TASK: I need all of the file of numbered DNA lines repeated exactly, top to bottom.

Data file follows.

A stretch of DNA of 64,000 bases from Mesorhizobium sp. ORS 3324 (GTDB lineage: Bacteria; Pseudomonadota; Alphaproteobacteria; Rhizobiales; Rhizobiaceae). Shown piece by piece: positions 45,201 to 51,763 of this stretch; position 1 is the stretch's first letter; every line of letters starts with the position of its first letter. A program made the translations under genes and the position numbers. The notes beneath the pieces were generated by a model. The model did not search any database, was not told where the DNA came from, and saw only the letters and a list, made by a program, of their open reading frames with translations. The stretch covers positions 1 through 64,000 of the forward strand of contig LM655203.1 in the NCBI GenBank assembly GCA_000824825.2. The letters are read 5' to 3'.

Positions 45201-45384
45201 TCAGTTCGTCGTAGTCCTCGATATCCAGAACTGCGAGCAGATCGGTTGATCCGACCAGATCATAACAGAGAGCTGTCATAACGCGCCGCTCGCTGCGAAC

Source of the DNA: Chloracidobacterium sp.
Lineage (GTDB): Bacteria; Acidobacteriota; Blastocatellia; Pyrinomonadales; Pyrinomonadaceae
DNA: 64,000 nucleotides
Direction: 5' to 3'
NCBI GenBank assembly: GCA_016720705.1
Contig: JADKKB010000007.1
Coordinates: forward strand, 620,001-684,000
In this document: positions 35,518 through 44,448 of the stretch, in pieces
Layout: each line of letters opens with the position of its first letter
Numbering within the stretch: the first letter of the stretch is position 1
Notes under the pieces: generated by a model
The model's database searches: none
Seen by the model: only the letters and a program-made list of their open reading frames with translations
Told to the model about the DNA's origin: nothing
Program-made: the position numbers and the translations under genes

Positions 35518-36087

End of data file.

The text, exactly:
A stretch of DNA of 64,000 bases from Mesorhizobium sp. ORS 3324 (GTDB lineage: Bacteria; Pseudomonadota; Alphaproteobacteria; Rhizobiales; Rhizobiaceae). Shown piece by piece: positions 45,201 to 51,763 of this stretch; position 1 is the stretch's first letter; every line of letters starts with the position of its first letter. A program made the translations under genes and the position numbers. The notes beneath the pieces were generated by a model. The model did not search any database, was not told where the DNA came from, and saw only the letters and a list, made by a program, of their open reading frames with translations. The stretch covers positions 1 through 64,000 of the forward strand of contig LM655203.1 in the NCBI GenBank assembly GCA_000824825.2. The letters are read 5' to 3'.

Positions 45201-45384
45201 TCAGTTCGTCGTAGTCCTCGATATCCAGAACTGCGAGCAGATCGGTTGATCCGACCAGATCATAACAGAGAGCTGTCATAACGCGCCGCTCGCTGCGAAC

Source of the DNA: Chloracidobacterium sp.
Lineage (GTDB): Bacteria; Acidobacteriota; Blastocatellia; Pyrinomonadales; Pyrinomonadaceae
DNA: 64,000 nucleotides
Direction: 5' to 3'
NCBI GenBank assembly: GCA_016720705.1
Contig: JADKKB010000007.1
Coordinates: forward strand, 620,001-684,000
In this document: positions 35,518 through 44,448 of the stretch, in pieces
Layout: each line of letters opens with the position of its first letter
Numbering within the stretch: the first letter of the stretch is position 1
Notes under the pieces: generated by a model
The model's database searches: none
Seen by the model: only the letters and a program-made list of their open reading frames with translations
Told to the model about the DNA's origin: nothing
Program-made: the position numbers and the translations under genes

Positions 35518-36087